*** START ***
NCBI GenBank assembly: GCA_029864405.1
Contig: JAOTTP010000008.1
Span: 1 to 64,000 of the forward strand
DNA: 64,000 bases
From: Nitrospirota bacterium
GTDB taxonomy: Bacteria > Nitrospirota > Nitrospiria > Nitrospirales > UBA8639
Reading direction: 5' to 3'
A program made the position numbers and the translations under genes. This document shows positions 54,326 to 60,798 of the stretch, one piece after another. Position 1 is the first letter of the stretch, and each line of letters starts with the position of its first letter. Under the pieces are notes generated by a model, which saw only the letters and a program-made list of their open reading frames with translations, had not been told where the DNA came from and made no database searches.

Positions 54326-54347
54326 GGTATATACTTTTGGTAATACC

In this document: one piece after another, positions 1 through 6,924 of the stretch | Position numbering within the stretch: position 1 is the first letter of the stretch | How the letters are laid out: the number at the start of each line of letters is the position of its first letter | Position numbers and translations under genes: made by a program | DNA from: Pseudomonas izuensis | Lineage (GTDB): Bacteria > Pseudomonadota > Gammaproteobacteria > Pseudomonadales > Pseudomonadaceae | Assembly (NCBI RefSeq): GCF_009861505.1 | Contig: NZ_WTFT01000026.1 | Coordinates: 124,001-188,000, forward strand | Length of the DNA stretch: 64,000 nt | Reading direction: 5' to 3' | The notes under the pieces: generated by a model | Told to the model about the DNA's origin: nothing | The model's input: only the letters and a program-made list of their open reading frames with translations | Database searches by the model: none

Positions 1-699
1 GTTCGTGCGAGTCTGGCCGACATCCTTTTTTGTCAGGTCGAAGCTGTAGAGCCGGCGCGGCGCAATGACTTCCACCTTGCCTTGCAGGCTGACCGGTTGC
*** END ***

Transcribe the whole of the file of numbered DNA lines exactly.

NCBI GenBank assembly: GCA_029864405.1
Contig: JAOTTP010000008.1
Span: 1 to 64,000 of the forward strand
DNA: 64,000 bases
From: Nitrospirota bacterium
GTDB taxonomy: Bacteria > Nitrospirota > Nitrospiria > Nitrospirales > UBA8639
Reading direction: 5' to 3'
A program made the position numbers and the translations under genes. This document shows positions 54,326 to 60,798 of the stretch, one piece after another. Position 1 is the first letter of the stretch, and each line of letters starts with the position of its first letter. Under the pieces are notes generated by a model, which saw only the letters and a program-made list of their open reading frames with translations, had not been told where the DNA came from and made no database searches.

Positions 54326-54347
54326 GGTATATACTTTTGGTAATACC

In this document: one piece after another, positions 1 through 6,924 of the stretch | Position numbering within the stretch: position 1 is the first letter of the stretch | How the letters are laid out: the number at the start of each line of letters is the position of its first letter | Position numbers and translations under genes: made by a program | DNA from: Pseudomonas izuensis | Lineage (GTDB): Bacteria > Pseudomonadota > Gammaproteobacteria > Pseudomonadales > Pseudomonadaceae | Assembly (NCBI RefSeq): GCF_009861505.1 | Contig: NZ_WTFT01000026.1 | Coordinates: 124,001-188,000, forward strand | Length of the DNA stretch: 64,000 nt | Reading direction: 5' to 3' | The notes under the pieces: generated by a model | Told to the model about the DNA's origin: nothing | The model's input: only the letters and a program-made list of their open reading frames with translations | Database searches by the model: none

Positions 1-699
1 GTTCGTGCGAGTCTGGCCGACATCCTTTTTTGTCAGGTCGAAGCTGTAGAGCCGGCGCGGCGCAATGACTTCCACCTTGCCTTGCAGGCTGACCGGTTGC